#163 – 1873 15c Webster, yellow orange

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U.S. #163
1873 15¢ Webster
Continental Bank Note Printing

Earliest Known Use: July 22, 1873
Quantity issued:
 3,052,000 (estimate)
Printed by: Continental Bank Note Company
Method: Flat plate
Watermark: None
Perforation: 12
Color: Yellow orange
 
A Senator for twenty years and twice Secretary of State, Daniel Webster was an eloquent spokesman for the Union in the years before the Civil War.
 
The Continental Bank Note Company added secret marks – the triangle in the upper-left corner has two lines that have been darkened to form a “V.” Often the mark is difficult to see and the stamps must be distinguished by color.
 
Bank Notes 1870-1888
Due to the unpopularity of the 1869 Pictorial series, the Postmaster General found it necessary to issue new stamps. Among the public’s many complaints were that the stamps were too small, unattractive, and of inferior quality. Thus, the new issues were not only larger and better quality, but they also carried new designs. Heads, in profile, of famous deceased Americans were chosen as the new subject matter.
 
Nicknamed the “Bank Note” stamps, this series was printed by three prominent Bank Note printing companies – the National, Continental, and American Bank Note Companies, in that order. As the contract for printing passed from company to company, so did the dies and plates. Each company printed the stamps with slight variations, and identifying them can be both challenging and complex.
 
Because the pictorials were to be printed for four years, but were withdrawn from sale after a year, the National Bank Note Company still had three years remaining in their contract. The stamps they printed were produced with and without grills.
 
In 1873, new bids were submitted and a new contract was awarded to the continental Bank Note Company. So-called “secret marks” enabled them to distinguish their plates and stamps from earlier ones.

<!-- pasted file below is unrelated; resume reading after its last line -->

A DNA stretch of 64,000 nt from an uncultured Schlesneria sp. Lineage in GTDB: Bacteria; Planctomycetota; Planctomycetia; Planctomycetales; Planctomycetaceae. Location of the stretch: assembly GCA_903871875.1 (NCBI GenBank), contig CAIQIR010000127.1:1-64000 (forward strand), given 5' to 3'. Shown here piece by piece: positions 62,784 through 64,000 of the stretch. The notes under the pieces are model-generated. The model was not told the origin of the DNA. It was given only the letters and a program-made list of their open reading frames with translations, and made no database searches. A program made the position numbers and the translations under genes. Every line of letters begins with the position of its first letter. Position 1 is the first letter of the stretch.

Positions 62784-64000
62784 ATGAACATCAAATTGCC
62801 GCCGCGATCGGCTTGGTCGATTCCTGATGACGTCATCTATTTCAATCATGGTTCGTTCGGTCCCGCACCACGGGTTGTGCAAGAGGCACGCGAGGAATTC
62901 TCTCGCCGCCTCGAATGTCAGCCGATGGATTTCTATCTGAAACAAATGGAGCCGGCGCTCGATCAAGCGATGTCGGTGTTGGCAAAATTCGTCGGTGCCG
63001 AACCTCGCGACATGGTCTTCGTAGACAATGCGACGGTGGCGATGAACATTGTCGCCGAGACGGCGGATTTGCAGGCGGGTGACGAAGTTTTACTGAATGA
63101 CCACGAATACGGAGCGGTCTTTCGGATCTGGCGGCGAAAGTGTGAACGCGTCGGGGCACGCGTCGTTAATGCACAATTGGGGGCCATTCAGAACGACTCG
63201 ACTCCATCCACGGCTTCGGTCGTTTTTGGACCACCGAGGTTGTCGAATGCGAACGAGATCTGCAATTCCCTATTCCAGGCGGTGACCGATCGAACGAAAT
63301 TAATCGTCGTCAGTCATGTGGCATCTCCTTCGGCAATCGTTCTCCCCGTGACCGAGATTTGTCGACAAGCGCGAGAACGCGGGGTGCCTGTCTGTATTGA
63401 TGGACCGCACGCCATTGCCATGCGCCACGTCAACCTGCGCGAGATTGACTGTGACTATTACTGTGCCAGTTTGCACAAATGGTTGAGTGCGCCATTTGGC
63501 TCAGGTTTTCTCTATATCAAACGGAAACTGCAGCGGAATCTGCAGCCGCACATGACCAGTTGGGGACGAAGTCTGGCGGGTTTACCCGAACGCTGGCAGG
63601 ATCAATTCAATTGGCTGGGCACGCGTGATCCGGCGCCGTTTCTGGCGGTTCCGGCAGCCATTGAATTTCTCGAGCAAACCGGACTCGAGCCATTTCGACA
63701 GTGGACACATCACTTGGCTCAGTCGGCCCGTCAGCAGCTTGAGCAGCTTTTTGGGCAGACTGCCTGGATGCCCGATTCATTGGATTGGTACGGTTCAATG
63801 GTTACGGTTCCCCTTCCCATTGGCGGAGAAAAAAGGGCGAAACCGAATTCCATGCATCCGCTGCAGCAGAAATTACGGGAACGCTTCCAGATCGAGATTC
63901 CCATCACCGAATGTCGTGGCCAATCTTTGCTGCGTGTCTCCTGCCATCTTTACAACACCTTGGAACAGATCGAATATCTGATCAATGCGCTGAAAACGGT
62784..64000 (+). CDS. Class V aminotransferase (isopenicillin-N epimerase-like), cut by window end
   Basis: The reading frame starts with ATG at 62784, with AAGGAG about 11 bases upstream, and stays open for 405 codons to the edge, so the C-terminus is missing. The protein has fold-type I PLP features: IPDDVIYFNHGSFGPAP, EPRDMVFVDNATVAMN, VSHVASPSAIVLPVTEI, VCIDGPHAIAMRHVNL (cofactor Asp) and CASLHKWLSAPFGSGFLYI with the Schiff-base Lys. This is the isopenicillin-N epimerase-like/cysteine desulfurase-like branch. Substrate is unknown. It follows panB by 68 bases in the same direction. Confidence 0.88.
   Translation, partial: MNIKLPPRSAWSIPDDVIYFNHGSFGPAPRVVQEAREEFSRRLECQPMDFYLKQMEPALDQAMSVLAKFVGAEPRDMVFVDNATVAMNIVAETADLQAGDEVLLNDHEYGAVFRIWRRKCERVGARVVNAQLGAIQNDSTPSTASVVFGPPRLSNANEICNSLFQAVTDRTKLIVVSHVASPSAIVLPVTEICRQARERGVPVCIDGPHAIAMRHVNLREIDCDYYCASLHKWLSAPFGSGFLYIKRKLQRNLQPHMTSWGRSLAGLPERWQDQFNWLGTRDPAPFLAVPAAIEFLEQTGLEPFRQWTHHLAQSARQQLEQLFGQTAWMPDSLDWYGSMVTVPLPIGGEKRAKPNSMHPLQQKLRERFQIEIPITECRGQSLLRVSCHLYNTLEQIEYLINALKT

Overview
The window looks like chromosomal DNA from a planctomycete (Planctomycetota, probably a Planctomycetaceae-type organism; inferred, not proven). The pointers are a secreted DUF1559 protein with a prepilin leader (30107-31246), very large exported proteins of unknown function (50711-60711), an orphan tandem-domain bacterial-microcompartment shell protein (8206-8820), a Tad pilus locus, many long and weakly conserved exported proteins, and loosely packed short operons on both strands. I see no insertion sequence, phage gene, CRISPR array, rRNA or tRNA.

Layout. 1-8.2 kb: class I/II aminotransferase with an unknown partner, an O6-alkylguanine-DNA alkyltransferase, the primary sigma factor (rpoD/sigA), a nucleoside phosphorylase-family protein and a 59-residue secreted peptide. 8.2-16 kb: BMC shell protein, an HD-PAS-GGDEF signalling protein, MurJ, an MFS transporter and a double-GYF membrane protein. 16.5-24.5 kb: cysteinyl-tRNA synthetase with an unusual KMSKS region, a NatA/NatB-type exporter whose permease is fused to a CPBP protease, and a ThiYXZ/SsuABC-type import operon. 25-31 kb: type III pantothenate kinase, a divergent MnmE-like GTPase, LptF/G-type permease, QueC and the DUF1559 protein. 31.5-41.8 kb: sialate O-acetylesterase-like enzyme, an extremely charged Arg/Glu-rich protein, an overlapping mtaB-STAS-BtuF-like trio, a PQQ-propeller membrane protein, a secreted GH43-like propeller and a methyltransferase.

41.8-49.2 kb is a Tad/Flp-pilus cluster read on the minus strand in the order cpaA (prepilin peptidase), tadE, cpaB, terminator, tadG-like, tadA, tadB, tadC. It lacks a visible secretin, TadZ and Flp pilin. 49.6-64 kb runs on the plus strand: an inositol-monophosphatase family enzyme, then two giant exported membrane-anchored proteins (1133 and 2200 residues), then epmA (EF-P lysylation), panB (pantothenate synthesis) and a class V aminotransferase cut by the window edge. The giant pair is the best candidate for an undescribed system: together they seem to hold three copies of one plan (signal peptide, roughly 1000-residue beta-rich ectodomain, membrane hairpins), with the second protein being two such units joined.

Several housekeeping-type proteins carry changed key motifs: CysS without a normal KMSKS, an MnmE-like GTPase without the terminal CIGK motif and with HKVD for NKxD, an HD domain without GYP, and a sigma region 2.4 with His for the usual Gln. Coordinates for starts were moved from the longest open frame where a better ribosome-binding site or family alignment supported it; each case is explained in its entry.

The American Bank Note Company acquired Continental in 1879 and assumed the contract Continental had held. This firm, however, printed the stamps on a soft paper, which has different qualities than the hard paper used by the previous companies.
 
Color variations, in addition to secret marks and different paper types, are helpful in determining the different varieties. These classic stamps are a truly fascinating area of philately.
 
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U.S. #163
1873 15¢ Webster
Continental Bank Note Printing

Earliest Known Use: July 22, 1873
Quantity issued:
 3,052,000 (estimate)
Printed by: Continental Bank Note Company
Method: Flat plate
Watermark: None
Perforation: 12
Color: Yellow orange
 
A Senator for twenty years and twice Secretary of State, Daniel Webster was an eloquent spokesman for the Union in the years before the Civil War.
 
The Continental Bank Note Company added secret marks – the triangle in the upper-left corner has two lines that have been darkened to form a “V.” Often the mark is difficult to see and the stamps must be distinguished by color.
 
Bank Notes 1870-1888
Due to the unpopularity of the 1869 Pictorial series, the Postmaster General found it necessary to issue new stamps. Among the public’s many complaints were that the stamps were too small, unattractive, and of inferior quality. Thus, the new issues were not only larger and better quality, but they also carried new designs. Heads, in profile, of famous deceased Americans were chosen as the new subject matter.
 
Nicknamed the “Bank Note” stamps, this series was printed by three prominent Bank Note printing companies – the National, Continental, and American Bank Note Companies, in that order. As the contract for printing passed from company to company, so did the dies and plates. Each company printed the stamps with slight variations, and identifying them can be both challenging and complex.
 
Because the pictorials were to be printed for four years, but were withdrawn from sale after a year, the National Bank Note Company still had three years remaining in their contract. The stamps they printed were produced with and without grills.
 
In 1873, new bids were submitted and a new contract was awarded to the continental Bank Note Company. So-called “secret marks” enabled them to distinguish their plates and stamps from earlier ones.
 
The American Bank Note Company acquired Continental in 1879 and assumed the contract Continental had held. This firm, however, printed the stamps on a soft paper, which has different qualities than the hard paper used by the previous companies.
 
Color variations, in addition to secret marks and different paper types, are helpful in determining the different varieties. These classic stamps are a truly fascinating area of philately.